Report states Network Rail’s Wales and Western region delivers better than planned performance

Thursday 2nd July 2020 8:52 am
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Network Rail’s Wales and Western region has delivered better than planned passenger and freight train performance for operators over the last year and exceeded its efficiency savings, according to a new report published by the Office of Rail and Road today (July 2).

The rail regulator’s annual assessment of Network Rail found that delays to passenger trains attributed to its Wales and Western region – which extends from London Paddington to Penzance via Reading, Swindon, Bristol, Exeter and Plymouth as well as to Cardiff and Swansea – were lower than expected – with 1.62 minutes of delay per 100km of train travel – against the forecast level of 1.88 minutes of delay per 100km of train travel.

Passenger performance was better on its Western route – with Network Rail delivering its best train service for a decade, for all operators – compared to its Wales route, which was severely impacted by bad weather.

The region also delivered good levels of performance for freight operators.

The annual assessment of Network Rail also found that its Wales and Western region delivered its planned renewals work while exceeding its target (£42m) for efficiency savings by £8m, contributing £50m to Network Rail’s overall efficiency improvements of £385m in the first year of control period 6 (CP6).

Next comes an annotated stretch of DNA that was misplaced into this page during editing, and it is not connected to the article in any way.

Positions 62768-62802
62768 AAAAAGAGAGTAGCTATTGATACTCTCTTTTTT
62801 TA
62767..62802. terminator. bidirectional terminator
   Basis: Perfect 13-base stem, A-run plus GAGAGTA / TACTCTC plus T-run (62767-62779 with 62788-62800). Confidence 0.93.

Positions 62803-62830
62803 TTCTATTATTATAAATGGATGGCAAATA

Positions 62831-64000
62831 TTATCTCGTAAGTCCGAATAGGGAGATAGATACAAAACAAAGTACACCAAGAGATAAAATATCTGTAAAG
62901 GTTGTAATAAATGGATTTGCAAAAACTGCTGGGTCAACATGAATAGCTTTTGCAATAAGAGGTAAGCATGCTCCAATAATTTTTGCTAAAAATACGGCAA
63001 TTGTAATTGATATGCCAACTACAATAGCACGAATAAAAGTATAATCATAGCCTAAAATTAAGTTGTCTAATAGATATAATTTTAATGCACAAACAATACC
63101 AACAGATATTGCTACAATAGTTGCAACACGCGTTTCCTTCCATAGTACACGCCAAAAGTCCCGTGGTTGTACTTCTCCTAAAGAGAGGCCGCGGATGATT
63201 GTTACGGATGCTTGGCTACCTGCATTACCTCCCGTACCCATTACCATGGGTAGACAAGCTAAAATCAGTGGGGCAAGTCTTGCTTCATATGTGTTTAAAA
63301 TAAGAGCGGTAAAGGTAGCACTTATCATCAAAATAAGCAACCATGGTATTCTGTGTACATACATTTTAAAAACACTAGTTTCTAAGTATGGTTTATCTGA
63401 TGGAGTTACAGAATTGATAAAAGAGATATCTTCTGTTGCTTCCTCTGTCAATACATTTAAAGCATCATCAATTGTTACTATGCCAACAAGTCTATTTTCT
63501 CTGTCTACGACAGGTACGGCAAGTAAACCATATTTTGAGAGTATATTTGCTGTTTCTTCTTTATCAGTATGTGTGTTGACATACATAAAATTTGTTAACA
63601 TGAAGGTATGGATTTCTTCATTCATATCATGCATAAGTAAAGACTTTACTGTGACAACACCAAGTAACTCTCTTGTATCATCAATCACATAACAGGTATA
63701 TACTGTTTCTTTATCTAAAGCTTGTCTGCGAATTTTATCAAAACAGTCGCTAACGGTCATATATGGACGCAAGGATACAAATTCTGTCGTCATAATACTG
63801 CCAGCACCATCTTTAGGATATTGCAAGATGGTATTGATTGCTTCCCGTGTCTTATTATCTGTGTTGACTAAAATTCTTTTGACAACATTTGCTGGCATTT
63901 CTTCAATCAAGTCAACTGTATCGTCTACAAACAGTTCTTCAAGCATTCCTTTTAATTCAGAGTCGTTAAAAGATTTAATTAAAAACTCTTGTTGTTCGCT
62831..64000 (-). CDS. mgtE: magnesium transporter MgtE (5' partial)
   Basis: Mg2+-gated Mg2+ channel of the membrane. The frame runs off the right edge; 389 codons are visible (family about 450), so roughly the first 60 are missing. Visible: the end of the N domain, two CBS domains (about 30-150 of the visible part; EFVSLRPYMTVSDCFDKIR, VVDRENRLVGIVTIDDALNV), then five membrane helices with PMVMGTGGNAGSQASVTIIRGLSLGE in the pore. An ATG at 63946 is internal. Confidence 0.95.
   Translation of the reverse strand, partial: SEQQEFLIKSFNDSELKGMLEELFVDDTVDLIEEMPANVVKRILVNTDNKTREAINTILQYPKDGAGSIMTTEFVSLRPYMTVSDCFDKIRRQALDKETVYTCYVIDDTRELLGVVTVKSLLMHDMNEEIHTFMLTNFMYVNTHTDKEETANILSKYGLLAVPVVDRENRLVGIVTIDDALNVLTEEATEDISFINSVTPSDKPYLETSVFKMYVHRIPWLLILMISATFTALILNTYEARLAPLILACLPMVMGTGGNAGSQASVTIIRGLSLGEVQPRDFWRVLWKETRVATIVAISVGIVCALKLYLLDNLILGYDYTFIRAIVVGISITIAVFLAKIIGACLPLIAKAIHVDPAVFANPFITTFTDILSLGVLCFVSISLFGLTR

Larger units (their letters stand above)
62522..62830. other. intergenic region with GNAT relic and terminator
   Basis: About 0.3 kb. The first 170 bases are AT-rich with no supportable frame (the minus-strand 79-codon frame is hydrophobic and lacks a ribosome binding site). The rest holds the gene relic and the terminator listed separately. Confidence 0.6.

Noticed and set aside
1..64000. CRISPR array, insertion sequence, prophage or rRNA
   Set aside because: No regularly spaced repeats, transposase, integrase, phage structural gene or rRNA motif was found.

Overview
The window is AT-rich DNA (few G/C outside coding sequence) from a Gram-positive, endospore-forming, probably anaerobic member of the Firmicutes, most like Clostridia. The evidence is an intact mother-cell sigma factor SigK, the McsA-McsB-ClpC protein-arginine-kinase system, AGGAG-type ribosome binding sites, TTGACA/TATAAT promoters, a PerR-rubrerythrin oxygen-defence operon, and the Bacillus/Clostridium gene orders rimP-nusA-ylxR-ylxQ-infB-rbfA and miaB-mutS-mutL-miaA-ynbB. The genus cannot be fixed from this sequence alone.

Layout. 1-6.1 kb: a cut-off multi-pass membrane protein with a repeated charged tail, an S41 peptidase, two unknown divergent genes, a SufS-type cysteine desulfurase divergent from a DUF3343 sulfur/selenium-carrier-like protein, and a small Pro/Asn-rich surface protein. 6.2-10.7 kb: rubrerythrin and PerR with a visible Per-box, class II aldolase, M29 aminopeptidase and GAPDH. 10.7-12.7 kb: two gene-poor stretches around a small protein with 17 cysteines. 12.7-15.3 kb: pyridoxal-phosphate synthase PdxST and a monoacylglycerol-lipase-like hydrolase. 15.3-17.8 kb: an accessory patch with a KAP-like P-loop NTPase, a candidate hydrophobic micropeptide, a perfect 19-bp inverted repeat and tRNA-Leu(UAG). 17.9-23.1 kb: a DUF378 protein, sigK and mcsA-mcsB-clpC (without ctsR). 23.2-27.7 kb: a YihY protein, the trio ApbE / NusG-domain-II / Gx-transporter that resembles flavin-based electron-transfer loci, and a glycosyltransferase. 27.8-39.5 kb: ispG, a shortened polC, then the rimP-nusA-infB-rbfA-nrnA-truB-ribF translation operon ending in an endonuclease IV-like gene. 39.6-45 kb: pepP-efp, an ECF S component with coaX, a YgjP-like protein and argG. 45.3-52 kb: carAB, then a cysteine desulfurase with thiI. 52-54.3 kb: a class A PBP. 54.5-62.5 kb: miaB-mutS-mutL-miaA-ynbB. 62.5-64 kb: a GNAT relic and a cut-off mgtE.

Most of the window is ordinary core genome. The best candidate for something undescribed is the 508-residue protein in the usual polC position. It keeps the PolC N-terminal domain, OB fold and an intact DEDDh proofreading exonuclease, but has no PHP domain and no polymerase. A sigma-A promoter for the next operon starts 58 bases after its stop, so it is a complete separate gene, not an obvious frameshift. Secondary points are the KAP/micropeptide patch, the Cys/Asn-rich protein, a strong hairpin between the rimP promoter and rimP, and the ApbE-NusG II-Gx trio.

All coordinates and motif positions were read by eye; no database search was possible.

The Region’s health and safety performance was mixed; while lost time to worker injury improved, level crossing risk has slightly risen due the increasing numbers of trains and crossing users.

John Larkinson, Chief Executive, ORR said: “Passenger and freight performance has been better than the levels forecast and its Western route achieved its best train service delivery for a decade.

“But its Wales route needs to improve on its performance with delays caused by Network Rail leading to worse than expected performance.

“The region has delivered strongly on efficiency in the first year of its five year plan, with savings above target, which is good news for taxpayers and passengers.

“We set Network Rail nationally a £3.5bn efficiency improvement challenge over five years and the Wales and Western region has made a good start in contributing to these savings.”

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